Gender is a contemporary problem.

Aneiren wrote…

The really funny thing about gender issues is the fact that they are a contemporary problem. If you look back through history many of the things that we would consider gender variant were at one time completely normal and sometimes even seen as important to society.

We don’t so much need to create a new lifestyle as much as we need to undo the damage from the dark ages that still lingers on in our sense of morality and social responsibility. In this case, as in many, the ancients were smarter than we give them credit for.

Can you think of examples of historical figures and people who gender-bended? Do you agree with the above statement? Or do you think that gender has always been a problem?

And what are you thinking about gender right now?


Posted by on February 26th, 2009 at 08:00 am

Category: your voice 4 comments »

4 Responses to “Gender is a contemporary problem.”

  1. Quinn

    There was a man in England during the eighteenth century named Lord Cornberry. He was a noted cross-dresser, and went to just about every formal function as a woman. Also, there were a number of women in the Continental army who wore breeches and typically-male shirts because it was just easier to do their business in those clothes. Also, they were easier to find.

    I… think I know a bit too much about the eighteenth century.

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  2. Alaina

    Indeed! Gender nonconformity has only been a problem when it threatens the status quo. e.g. the Victorian F-to-M who married a woman and was hanged after being exposed. In that case, he threatened society by taking a man’s rightful place.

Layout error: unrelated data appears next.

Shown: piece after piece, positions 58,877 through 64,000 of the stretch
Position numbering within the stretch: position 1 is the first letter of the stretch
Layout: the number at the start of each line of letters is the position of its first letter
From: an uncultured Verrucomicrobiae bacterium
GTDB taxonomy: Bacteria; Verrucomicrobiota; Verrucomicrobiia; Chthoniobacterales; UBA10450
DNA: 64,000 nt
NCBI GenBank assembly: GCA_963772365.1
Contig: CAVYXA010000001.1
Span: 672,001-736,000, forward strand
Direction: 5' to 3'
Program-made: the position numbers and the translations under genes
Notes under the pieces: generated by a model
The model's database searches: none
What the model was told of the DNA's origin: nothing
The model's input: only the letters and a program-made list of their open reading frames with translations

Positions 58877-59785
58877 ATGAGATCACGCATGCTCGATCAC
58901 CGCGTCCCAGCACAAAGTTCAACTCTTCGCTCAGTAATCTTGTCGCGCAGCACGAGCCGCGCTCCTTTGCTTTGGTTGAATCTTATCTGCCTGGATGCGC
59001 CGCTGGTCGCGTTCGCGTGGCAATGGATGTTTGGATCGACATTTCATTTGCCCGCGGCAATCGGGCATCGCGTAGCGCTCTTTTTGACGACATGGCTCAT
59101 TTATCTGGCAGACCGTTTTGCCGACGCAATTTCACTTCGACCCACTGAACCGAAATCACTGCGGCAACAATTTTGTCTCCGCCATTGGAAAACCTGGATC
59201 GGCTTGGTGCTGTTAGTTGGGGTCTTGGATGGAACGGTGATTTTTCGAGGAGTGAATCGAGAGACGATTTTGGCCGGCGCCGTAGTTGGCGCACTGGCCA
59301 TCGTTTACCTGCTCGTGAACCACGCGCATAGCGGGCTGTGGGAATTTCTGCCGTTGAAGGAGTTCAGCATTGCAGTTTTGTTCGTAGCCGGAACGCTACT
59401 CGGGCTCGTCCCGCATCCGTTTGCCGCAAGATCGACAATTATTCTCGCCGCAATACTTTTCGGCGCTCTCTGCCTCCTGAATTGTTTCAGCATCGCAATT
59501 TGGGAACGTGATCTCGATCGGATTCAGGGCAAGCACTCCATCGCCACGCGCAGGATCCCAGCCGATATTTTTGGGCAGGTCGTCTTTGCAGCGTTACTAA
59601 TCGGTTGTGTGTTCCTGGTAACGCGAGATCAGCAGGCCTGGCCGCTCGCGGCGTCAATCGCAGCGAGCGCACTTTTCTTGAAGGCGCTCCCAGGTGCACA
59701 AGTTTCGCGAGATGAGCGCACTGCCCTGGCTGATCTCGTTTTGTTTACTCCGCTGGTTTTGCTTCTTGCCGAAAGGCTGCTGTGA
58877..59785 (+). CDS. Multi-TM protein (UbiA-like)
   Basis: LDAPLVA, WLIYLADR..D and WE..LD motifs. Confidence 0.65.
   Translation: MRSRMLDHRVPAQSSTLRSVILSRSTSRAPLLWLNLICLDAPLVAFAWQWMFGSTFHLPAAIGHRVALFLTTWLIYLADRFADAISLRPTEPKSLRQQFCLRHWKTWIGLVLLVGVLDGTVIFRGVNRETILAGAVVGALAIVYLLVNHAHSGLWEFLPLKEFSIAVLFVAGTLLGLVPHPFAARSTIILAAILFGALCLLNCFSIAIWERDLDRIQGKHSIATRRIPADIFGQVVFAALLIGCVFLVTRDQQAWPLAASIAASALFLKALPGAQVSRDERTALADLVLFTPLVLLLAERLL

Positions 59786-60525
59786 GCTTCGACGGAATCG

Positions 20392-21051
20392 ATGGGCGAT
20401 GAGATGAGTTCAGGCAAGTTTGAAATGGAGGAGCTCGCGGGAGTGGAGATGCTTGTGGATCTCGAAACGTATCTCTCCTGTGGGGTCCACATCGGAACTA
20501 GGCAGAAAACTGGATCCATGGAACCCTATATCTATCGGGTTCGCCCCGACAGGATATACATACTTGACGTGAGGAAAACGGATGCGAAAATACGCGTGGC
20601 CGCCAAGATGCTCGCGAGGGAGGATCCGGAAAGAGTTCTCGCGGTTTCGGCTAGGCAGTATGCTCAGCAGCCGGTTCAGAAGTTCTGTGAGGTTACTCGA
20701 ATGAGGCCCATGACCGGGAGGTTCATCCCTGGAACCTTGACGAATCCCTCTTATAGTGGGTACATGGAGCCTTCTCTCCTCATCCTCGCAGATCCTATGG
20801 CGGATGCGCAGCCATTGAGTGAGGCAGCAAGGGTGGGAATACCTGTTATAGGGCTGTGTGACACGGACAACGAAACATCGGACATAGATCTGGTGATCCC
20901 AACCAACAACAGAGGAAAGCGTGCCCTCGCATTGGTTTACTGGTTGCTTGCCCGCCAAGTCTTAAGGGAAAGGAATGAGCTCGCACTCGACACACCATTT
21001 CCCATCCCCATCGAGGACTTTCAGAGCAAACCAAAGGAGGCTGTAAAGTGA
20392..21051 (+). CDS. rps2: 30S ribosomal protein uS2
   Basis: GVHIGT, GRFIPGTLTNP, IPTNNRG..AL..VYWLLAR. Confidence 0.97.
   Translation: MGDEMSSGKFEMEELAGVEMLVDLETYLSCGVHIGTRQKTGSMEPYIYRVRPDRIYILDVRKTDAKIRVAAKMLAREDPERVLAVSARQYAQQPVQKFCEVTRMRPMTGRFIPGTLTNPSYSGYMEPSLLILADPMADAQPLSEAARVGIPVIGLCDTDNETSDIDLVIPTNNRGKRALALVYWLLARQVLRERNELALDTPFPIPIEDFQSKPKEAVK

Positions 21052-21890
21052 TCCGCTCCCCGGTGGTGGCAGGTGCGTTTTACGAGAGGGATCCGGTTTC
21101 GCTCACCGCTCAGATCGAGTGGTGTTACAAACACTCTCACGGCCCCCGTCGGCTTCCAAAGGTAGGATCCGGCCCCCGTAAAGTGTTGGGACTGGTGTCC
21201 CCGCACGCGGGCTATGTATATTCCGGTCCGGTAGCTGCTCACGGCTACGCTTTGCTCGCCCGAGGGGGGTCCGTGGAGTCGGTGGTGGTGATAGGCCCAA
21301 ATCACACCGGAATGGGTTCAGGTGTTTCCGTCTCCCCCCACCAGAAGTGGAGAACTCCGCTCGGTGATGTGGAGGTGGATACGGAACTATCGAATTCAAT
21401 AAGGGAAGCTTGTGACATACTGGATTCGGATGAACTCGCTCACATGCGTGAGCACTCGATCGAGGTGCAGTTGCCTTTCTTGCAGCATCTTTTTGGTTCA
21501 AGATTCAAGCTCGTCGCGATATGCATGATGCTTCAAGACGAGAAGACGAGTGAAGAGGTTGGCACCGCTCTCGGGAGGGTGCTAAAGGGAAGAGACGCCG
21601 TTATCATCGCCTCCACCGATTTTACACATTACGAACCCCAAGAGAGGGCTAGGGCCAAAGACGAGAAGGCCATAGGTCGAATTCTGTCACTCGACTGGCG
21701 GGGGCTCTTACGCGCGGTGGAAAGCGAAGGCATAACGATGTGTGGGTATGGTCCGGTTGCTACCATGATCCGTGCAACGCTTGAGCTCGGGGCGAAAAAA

There was just an article in Dress journal (http://www.costumesocietyamerica.com/) about 17th c. portrait miniatures. The females all have both male and female costumes. Apparently, Queen Henrietta Maria enjoyed dressing up in masquerades, and her playing at being a Spanish Cavalier (for example) was no problem, so long as she did her royal duties and bore sons {smile}

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  3. Beth

    I quoted this post on my blog as it’s something I often talk about. As an example, Native American tribes understood the idea of ‘two-spirit’ people, who would be special members of society, often healers.

    I don’t know enough about it to know how they dressed, although I suspect the identity part was the important thing.

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  4. Sarah

    (just a super-brief teaser pre-announcement… one of genderfork’s community members is in the process of setting up a sister-project that would be primarily a space for academic/intellectual/theoretical discussion about gender ambiguity. if you this is something you’re really interested in, please email me and i’ll connect you with that member to help shape the project. sarah at genderfork dot com)

    [Reply]


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